Your face held more shame
than any child should ever feel.

Eight was an age of awkward and emotion.
I remember your stretch of insomnia
bursting into my room at odd hours
of the morning
where the cruel trick of the moon
cast monsters on the wall.
You stood by the door,
whispering me awake,
fingers nervous
and teeth clenched.
Long before braced and straightened,
they jutted like the ridge of a mountain
escaping the sweetness of your
mouth
with a turn of the lips
when I lifted the covers
and cradled you to slumber.

This is a different nighttime now.
I am no longer thirteen and
in the odd hours
I sleep with a lover,
but long for you
to wrap innocent around me
when I cannot sleep.
He will be gone in the morning/days/weeks/months
but you are the juncture
of forever

and here.


It is morning.
Bananas ripen to rotten on the kitchen counter
brown spots, the sweetest bits.
Outside the window a car is singing a Brooklyn streetsong
of boom/hiss/boom.
The sun reminds me how
summer shows your freckles.
I think to bring you love in a crate of blueberries,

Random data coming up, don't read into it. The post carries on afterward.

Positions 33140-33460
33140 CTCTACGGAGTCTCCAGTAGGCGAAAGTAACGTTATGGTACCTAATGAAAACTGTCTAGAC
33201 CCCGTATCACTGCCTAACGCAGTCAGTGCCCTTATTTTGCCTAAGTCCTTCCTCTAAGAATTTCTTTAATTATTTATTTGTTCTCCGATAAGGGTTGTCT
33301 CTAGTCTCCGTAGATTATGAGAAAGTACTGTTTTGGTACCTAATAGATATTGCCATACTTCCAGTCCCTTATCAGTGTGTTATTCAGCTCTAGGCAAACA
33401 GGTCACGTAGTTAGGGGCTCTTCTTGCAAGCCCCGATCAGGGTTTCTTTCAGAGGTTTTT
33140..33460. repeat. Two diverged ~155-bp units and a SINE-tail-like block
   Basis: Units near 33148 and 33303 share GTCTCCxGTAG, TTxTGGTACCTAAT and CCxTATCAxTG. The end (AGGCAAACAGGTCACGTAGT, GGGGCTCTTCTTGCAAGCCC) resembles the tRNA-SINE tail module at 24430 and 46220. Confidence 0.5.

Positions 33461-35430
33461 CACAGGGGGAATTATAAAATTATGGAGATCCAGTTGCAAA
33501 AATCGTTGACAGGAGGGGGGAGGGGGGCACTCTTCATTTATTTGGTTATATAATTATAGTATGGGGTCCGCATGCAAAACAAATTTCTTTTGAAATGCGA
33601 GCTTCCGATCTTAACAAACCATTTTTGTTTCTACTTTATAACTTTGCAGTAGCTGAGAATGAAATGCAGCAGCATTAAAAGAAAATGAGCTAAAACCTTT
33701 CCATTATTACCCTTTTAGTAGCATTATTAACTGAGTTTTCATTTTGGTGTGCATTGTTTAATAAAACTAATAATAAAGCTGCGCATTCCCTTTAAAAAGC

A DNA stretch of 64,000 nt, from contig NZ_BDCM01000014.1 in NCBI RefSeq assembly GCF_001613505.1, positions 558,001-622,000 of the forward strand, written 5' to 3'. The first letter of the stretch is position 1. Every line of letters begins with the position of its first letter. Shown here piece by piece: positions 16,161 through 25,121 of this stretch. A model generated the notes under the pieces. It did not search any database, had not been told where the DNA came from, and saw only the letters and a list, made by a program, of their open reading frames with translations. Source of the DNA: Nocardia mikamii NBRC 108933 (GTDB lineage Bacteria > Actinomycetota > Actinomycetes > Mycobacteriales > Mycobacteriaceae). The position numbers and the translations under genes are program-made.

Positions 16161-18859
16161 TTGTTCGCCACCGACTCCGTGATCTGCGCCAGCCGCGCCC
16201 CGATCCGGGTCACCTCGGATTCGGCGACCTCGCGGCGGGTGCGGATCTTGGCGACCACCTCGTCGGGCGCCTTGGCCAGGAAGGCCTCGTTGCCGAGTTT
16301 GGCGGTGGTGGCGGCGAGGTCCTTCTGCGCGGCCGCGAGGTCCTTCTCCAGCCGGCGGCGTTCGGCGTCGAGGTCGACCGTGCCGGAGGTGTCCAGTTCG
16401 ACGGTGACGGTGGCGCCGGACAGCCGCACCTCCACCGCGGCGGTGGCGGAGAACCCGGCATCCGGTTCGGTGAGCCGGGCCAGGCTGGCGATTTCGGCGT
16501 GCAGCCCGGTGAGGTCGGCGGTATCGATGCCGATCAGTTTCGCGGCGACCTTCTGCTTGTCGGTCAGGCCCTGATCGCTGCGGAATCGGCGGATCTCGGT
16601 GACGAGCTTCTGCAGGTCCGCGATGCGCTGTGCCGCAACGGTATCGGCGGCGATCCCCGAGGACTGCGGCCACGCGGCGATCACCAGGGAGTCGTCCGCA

count each one carefully
juicy and plump,
line them with delicacy
name them your character:

This one is for your patience

This one is for your beauty

This one for all the songs we’ve sang

This one your heart

your spirit
your laugh & it’s warmth.


How easily kindness comes to you.


You were birthed from the same womb
made of cinnamon
and white milk/
I worry you will give your every fiber
to people who deserve not a taste
of your sugar.

The spindly limbs
on a six foot frame.
The pride of height.
The hair,
shoulder length and yellow.
The belly,
the center of a body
Chipped toe polish
and dirty fingernails.

Save it.
Save it all for those who understand you
who listen with an ear to the every wall
of your person.
Save it for the pages that will tuck
your stories
under their armpits
and carry you like a book
that is not to be dog-eared
precious and respected.
Save it
for the street lamps
if no human can hold you.

We all search for a place.

At eight,
it was my arms
your head on my chest.
At seventeen you will find it
with a lover temporarily,
perhaps a friend, if you're lucky
most importantly,
within the home of your own bones
and any building
will serve only as shelter.

You will find it
on buses
and trains
on the floors of college dorms
or in the song on the radio
from long ago
you will find it,
and you will tell me stories
and I will wrap these arms big around you
sing you, sister
love you, sister
see you colors I never imagined
see you grow
be always right behind you
forever

and here.


---

DOESN'T MATTER

It doesn’t matter
that three men have called tonight
to tell you they can’t get you